• There’s a certain rhetoric I absolutely abhor, and it’s when one party resorts to personal attacks. “You are so and so when you do so and so”. A much more efficient approach is to stay in one’s own courtyard, i.e “when you say/write so and so, it makes me feel…/uncomfortable etc., because…” Proper argumentation technique!


      • I don’t know if you’ve noticed, but I tend to shy away from those types of discussions.


        • well, they haven’t been allowed here in that form in well over four years, now — but I agree. It’s so much easier to say, this makes me feel. It’s also taking responsibility for one’s position.


    • re: 1 — I think the deal was that Armitage had bulked up for Porter (not on purpose, but just because of all of the exercise) and Lucas’ silhouette was much slimmer. He came back to his Lucas wardrobe and it was tight. There are a lot of episodes in Spooks 9 where we can observe this difficulty.


  14. The picture of the group posing in ski gear was not taken this year; it was taken in the French Alps some time ago. No, I cannot say how I know this. You can either take my word for it or not, depending on how much you’ve interacted with me and know my character. The original Tweet does not state it was taken that day, it merely insinuates it. That is all. Thank you.


  15. I will come across as a complete ignoramus with my comment but the fact of the matter is: all four examples are taken from sources that are/were at some point publicly accessible i.e. they were published with intention of being seen. As such they are also invitations to comment. And by extension they are also open to reposting – that’s the way modern (social) media works. Keeping copyright issues out of it, the fact is that unless and until the creators (and possibly the people in the picture) specifically demand that pictures are taken down, there is no reason to (self)censor.
    Whether it is in good or bad taste to comment on such pictures or to draw conclusions from what they see in the pictures and publish those thoughts, is fortunately not regulated by legislation.
    The first two are screencaps btw, #1 shows Mr A adjusting his tight denims on the set of Spooks in a BBC special. BTW, I also thought the ski pic was a repost of a much older pic. It looked familiar to me, somehow…


  16. What one feels to be appropriate depends IMHO on the personal background, upbringing and the individual values.

    I am a middle-aged female photographer from Germany who studied law a long time ago. So my focus is on copyright law, that is respect for the intellectual property of the creator, on respect for the privacy and dignity of the subject and on my own moral values.

    Picture #1 (crown jewels):
    I don’t know what kind of copyright the creator intended, perhaps he’s fine with sharing screenshots. As for RA: this is a public video, if he had problems with the scene he should have mentioned it to the creator. I think the it’s funny, no problems here for me.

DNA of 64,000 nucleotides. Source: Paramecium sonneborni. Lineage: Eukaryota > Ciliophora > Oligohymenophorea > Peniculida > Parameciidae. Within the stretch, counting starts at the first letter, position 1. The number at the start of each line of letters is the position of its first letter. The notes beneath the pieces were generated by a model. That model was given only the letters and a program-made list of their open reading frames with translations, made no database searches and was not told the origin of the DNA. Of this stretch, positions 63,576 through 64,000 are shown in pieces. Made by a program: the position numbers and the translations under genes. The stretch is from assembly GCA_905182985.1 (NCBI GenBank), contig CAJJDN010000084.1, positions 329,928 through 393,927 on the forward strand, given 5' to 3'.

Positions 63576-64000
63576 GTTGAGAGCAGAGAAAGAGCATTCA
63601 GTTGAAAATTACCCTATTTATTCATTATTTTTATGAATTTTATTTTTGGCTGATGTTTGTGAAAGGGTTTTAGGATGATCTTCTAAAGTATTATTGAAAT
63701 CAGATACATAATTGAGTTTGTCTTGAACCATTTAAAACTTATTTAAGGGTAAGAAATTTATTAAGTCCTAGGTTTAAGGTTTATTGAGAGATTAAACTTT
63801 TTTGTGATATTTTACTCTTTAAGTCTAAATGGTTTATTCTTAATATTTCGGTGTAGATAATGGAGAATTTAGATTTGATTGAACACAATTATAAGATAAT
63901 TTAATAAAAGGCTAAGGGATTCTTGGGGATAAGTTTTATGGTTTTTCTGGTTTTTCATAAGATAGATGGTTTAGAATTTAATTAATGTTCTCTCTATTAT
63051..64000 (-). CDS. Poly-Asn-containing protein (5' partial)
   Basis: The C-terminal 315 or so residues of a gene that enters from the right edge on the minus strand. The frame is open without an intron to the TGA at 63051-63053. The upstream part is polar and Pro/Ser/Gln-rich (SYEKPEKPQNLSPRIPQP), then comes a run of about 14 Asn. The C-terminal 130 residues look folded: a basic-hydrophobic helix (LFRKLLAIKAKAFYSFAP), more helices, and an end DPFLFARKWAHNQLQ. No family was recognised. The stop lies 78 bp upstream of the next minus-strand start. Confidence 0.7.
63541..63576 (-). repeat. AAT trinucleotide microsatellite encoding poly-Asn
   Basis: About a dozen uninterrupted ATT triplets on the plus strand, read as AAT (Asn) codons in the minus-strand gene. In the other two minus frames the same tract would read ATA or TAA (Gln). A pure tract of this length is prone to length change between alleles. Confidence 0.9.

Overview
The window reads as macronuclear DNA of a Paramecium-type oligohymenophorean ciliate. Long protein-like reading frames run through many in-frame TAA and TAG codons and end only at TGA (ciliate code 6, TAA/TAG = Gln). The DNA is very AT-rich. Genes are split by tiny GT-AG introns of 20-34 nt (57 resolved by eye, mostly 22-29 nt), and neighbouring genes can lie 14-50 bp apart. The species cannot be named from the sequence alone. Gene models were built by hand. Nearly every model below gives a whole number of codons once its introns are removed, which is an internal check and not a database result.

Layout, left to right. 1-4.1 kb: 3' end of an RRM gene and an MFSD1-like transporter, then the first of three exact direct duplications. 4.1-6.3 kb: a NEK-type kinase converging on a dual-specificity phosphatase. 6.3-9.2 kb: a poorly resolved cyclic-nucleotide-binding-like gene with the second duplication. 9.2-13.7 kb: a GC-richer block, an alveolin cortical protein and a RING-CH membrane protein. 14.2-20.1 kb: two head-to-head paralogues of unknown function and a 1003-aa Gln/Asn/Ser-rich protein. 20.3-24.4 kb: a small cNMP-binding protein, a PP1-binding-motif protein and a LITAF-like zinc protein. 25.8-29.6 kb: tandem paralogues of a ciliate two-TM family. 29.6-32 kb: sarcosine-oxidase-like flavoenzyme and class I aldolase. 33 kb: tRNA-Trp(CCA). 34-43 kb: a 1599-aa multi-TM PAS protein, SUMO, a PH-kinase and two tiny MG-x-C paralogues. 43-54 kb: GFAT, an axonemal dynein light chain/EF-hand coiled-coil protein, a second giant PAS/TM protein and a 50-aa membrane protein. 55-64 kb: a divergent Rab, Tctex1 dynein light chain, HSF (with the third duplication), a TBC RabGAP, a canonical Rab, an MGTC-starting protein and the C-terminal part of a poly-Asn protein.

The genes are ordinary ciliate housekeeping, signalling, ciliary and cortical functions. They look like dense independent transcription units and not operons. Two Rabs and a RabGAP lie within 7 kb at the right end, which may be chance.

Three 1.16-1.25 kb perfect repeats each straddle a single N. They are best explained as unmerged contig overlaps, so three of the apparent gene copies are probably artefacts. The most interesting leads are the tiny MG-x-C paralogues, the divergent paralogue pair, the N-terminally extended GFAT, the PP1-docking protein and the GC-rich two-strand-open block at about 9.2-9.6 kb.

Picture #2 (bottom):
    Copyright see #1. And it’s a public video. But I confess I feel uncomfortable with pictures of body parts without faces, especially if there is a sexual reference. If a man would post pics of female bottoms and bosoms I would think this sexist – and for me it’s the same the other way round. Somehow it reduces a person to an object – not my favorite.

    Picture #3 (As Data would say: fully functional…)
    The photographer shared the photo on Instagram and added a watermark. She was asked on the original post if it’s OK to repost the photo. She didn’t answer this question (but several others), so I’m not sure if she wanted it reshared or copied. This was a public event, so RA expected to have pictures taken, no privacy issues here. A classic “when-you-see-it-photo” and I quite like it :-)!

    Picture #4 (Skiing):
    I guess the photographer posted it public by mistake and took it down as soon as she realized it. And this is clearly a private event. So in my world it’s not OK to post it – respect for the creator, respect for the subjects.

    I think it’s balancing on a thin line and it’s easy to offend people with different values. Weighing up freedom of speech and expression against the infringement of rights and the possibility to be disrespectful and/or hurt the feelings of other people is a decision that every author has to make on his own.


    • #1: this was a cap from an interview on British tv. Afaik the copyright holder has never pursued a claim against a fan for a cap.

      #2: is his posterior different from his eyelashes?

      #4: I think we could only draw your conclusion if we knew why the OP removed the photo. A lot of fans on FB assumed this photo was posted without Armitage’s consent, but given that everyone in the photo is a public figure, I wonder why people draw that conclusion.